How One Word Mistranslated & Misunderstood
Can Lead to Erroneous & Damaging Doctrines
Can Lead to Erroneous & Damaging Doctrines
I’ll be as gone as a wild goose in winter
Then you’ll understand your man
- Johnny Cash (1964)
As I drove along the highway I tuned the radio to a Christian station and listened as a well-known pastor waxed eloquent on Genesis 1:26-31, exhorting the wives in his audience to understand that their man was created by God for conquest—to have dominion. They needed to realize, he said, that their man sees sex as a conquest. That extra marital affair he had, therefore, was not about love but about his God-given need for adventure and conquest. By understanding their man’s God-given need for conquest and dominion, they would be better able to function in the supportive role for which God had created them.
This pastor’s message, of course, was based on the fallacious assumption that the word “man” in Genesis 1:26 is referring to a male. The passage reads,
And God said, “Let us make man in our image and after our likeness; let them have dominion over the fish of the sea, over the birds of the air, and over the cattle, over all the earth and over every creeping thing that creeps on the earth” (NKJV).
As I listened to this pastor I thought how sad that he had built this entire message on a false premise. He did not understand that “man” in this passage is referring to the creation of the human species, not the creation of the first male. His message was no more helpful to women understanding their “man” than was Johnny Cash’s 1964 hit single in which a disgruntled, irresponsible “man” warns his “woman” that after he is gone, “then you’ll understand your man.”
The word “man” in Genesis 1:26 is translated from the Hebrew word adam, which is gender inclusive and means person, people, or humanity. The Hebrew word that is gender specific for man as male is ish, and it is nowhere to be found in this account. That Genesis 1:26 is about the creation of the human species is confirmed by the fact that the Septuagint (an early Greek translation of the O.T. Hebrew) translates the word adam in this passage with anthropoi, the Greek word for people or humanity. Both the original Hebrew and the earliest Greek translation (which is quoted by New Testament writers) make it clear that Genesis 1:26-31 to be about the creation of humanity—both male and female. In addition, the pronouns used of this “man” in the succeeding verses are all plural, clearly indicating that this account of creation is about “them,” not “him.”
Some modern translations are carrying the more accurate gender-inclusive meaning of Genesis 1:26. For example, the NRSV has Genesis 1:26 saying, And God said, Let us make humankind in our image. The NLT says, And God said, Let us make people in our image. The TNIV reads, And God said, Let us make human beings in our image.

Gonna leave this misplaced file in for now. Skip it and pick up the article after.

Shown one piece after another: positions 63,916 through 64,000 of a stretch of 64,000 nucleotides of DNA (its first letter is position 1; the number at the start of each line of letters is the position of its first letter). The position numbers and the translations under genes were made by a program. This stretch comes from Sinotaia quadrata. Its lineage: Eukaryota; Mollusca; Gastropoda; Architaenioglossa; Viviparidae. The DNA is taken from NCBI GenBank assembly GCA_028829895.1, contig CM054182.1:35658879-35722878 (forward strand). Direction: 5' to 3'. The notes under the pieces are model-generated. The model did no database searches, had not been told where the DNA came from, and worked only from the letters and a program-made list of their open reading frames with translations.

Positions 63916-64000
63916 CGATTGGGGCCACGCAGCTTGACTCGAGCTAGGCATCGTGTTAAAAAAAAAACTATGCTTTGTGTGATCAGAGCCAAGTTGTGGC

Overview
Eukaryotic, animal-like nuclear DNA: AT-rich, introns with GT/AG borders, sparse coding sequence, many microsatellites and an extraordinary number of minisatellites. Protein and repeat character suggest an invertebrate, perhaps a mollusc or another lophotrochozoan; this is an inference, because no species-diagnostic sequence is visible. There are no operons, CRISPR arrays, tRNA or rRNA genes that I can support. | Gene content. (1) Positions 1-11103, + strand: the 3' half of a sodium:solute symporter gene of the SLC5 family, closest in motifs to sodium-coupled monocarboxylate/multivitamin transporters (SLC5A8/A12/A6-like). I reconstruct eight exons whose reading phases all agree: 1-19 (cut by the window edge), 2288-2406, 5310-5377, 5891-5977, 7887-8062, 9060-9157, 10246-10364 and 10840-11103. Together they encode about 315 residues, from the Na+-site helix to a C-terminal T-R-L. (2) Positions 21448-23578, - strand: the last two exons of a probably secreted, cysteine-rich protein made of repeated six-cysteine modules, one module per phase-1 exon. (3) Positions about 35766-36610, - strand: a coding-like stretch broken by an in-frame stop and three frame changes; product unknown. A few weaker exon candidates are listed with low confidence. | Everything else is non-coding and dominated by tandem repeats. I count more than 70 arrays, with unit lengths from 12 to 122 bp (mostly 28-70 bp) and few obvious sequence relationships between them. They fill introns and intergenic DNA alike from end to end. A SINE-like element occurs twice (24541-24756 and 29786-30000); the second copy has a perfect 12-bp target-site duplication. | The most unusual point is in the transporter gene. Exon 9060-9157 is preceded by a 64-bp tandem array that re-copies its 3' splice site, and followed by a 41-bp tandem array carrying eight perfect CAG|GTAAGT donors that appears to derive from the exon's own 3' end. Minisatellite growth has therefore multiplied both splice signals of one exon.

Even though these translations are more accurate, there has been an outcry of protest because they have not used the word “man” in this passage and others. One well-known evangelical scholar, Wayne Grudem, lamented,
The majestic, noble name which God gave us as humans at the beginning of creation—the great and wonderful name of “man”—is no longer our name in the Bible. Feminist pressure has renamed us. We are now to be called “humankind” instead of the name God gave us.
At a meeting of the Evangelical Theological Society, Dr. Mark Straus, who is not an egalitarian, nonetheless, took Grudem to task for his abuse of the language and the text. He said,
Grudem here appears to be confused about what language he is speaking. God did not give humans the wonderful (English) name “man,” he gave them the Hebrew name adam, which is a different lexeme in a different language with a different semantic range. The problem is that if the English word “man” does not carry the same inclusive sense that the Hebrew term adam had, then it would convey the wrong sense for the passage for many readers.
Strauss is absolutely right. The English word “man” in Genesis 1:26-27 has conveyed the wrong sense to generations of readers. It has undergirded the erroneous assumption that the man (male) was created first and given authority over creation, with the woman being created later as his subordinate “helper.” But when we understand our “man” of Genesis 1:26, we know that this passage is about the creation of the human species which included both male and female, and that both were blessed, and that both were given equal authority and responsibility to steward the creation.
As we understand our “man” of Genesis 1:26 and other passages in both the Old and New Testaments we realize that the writers of Scripture often used gender-inclusive language that has been obscured by our biased English translations. We will also realize that the original pristine state between the sexes became marred and distorted as a result of the fall (Genesis 3), but is being restored through the redemptive work of the Lord Jesus Christ. This is the “full gospel” that we are called to preach to this generation—that in Christ there is neither Jew nor Greek, there is neither slave nor free, there is neither male nor female; for you are all one in Christ Jesus (Galatians 3:28).